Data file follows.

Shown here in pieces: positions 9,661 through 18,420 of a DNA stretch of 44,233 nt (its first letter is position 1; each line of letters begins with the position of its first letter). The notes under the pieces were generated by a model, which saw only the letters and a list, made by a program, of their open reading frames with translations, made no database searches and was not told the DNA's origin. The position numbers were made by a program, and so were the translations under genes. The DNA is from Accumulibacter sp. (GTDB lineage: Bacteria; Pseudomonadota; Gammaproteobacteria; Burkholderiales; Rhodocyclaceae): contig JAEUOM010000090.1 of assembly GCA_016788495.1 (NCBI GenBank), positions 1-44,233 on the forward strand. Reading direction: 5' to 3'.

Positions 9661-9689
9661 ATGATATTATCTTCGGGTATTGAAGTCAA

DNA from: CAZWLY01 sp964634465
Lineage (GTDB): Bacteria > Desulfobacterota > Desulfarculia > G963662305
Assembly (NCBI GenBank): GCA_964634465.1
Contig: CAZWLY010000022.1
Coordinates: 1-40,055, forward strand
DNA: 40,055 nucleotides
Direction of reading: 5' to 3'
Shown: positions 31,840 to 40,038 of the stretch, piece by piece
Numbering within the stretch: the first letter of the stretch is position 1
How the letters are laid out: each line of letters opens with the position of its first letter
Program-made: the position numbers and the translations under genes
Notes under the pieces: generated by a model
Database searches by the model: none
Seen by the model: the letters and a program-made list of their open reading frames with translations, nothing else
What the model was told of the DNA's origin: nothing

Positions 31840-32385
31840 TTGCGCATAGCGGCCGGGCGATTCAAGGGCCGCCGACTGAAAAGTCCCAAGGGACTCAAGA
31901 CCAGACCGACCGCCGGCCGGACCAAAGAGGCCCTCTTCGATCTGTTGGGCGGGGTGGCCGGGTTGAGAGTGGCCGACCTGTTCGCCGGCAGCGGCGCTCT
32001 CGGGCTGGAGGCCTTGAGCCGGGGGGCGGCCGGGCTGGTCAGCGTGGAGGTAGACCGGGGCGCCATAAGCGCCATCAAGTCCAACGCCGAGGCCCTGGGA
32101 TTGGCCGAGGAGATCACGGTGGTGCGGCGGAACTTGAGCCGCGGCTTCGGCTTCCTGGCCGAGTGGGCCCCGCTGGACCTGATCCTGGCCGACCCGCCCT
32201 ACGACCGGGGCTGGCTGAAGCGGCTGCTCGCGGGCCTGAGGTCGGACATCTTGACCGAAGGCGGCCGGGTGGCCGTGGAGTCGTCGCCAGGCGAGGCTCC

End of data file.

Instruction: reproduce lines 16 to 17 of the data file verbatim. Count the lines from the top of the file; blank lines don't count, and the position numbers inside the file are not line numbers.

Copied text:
Database searches by the model: none
Seen by the model: the letters and a program-made list of their open reading frames with translations, nothing else